By Ron Chaplin
The place: Yonge Street in downtown Toronto, as I was walking home, alone, after an evening with friends at a house party. The street was all but deserted, with only a few cars and pedestrians visible.
Suddenly, a shout which I had learned to dread pierced the calm of the night. "FAGGOT!" I glanced over my shoulder to see a half- dozen young men advancing upon me rapidly.
My adrenalin started pumping immediately. I quickly assessed my options. I had to reach a safe place, and quickly. There were no late-night shops in sight. Although I was barely six short blocks from home, I realized I could not likely outrun the pack of young men.
Hoping against hope, I turned, facing the group, and saw a taxicab approaching. I stood and raised my arm to flag the cab, praying the driver would stop.
To my alarm, as the cab approached, it seemed to accelerate. I thought I was a goner. Then, the cab moved to the curb, and I saw the driver reach across to open the passenger door, motioning to me to jump in.
As soon as I did so, the cab driver hit the accelerator hard, just as the young men were lunging at the still open passenger door.
My heart pounding wildly in my chest, the cab driver and I exchanged no words. But as I glanced in his direction, I was surprised to see that he wore the turban and neatly coiffed, uncut beard of a devout Sikh.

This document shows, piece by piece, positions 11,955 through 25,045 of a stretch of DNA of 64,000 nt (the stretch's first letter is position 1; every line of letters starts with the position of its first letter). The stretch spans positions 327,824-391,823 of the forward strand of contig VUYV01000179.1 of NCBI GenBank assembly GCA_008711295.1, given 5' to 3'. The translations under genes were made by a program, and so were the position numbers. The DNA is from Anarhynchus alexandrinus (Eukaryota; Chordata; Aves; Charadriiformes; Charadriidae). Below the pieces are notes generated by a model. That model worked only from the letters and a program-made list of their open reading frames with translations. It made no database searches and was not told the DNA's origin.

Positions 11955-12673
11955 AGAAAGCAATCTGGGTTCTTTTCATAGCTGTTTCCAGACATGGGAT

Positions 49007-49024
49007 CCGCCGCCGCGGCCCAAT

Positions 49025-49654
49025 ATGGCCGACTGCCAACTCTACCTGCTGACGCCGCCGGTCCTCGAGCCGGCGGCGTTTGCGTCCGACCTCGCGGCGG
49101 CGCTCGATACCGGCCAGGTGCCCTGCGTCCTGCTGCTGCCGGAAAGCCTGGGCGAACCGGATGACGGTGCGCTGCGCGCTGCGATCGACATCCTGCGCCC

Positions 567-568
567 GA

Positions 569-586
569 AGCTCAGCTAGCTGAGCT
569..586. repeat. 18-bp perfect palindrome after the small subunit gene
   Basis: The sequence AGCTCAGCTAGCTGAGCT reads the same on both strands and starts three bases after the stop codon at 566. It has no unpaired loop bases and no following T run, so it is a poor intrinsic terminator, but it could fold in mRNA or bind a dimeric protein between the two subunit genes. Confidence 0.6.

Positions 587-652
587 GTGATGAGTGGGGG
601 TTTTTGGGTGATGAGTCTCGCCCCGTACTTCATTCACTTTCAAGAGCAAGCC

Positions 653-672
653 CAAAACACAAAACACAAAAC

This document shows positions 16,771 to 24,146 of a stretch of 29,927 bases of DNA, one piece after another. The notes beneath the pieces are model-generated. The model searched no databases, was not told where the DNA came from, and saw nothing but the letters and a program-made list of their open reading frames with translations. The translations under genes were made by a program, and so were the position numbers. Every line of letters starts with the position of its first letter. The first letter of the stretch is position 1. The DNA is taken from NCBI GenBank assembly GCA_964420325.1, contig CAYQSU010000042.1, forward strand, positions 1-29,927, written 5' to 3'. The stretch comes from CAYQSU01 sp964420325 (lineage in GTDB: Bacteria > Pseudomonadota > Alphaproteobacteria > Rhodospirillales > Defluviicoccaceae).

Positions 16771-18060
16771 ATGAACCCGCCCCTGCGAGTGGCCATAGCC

As we pulled up before the door of my apartment building, I noticed for the first time that the cab's meter was not running. I reached into my billfold, and pulled out all my cash, about $30, to hand it to the driver.
"No," he said in his gentle Punjabi accent. "I cannot accept your money. You were in danger. It was my duty to assist you."
"Then, please," I responded, "accept this money as a gift to your favourite charity or your temple." With these words, he demurred, and accepted the cash offered.
I sat up late that night, alone in my apartment, in wonder at what I had just experienced. I was humbled by the heroism of the turbaned cab driver. At that time in Toronto, Sikhs, as the most visible members of the most recent group of immigrants, were often the targets of random acts of violence. Had those young men managed to reach the taxicab before we sped away, that cab driver would also have been in mortal danger.
And I could not help but reach for my Bible to read again Jesus' parable of the Good Samaritan, as recounted in St. Luke's version of the Gospel. This Sikh cab driver was, in a very real and tangible way, my own good "Samaritan". He was a member of an oft- despised minority, of different ethnicity and a different faith. And yet he acted with Christ-like compassion.
I do not know the cab driver's name, but he taught me, in the most visceral way imaginable, to cast aside prejudice and fear, to make no assumptions about people based on skin colour, ethnicity, apparel, nor their particular religious faith.
It was a life-changing experience.
Parish of St. John the Evangelist
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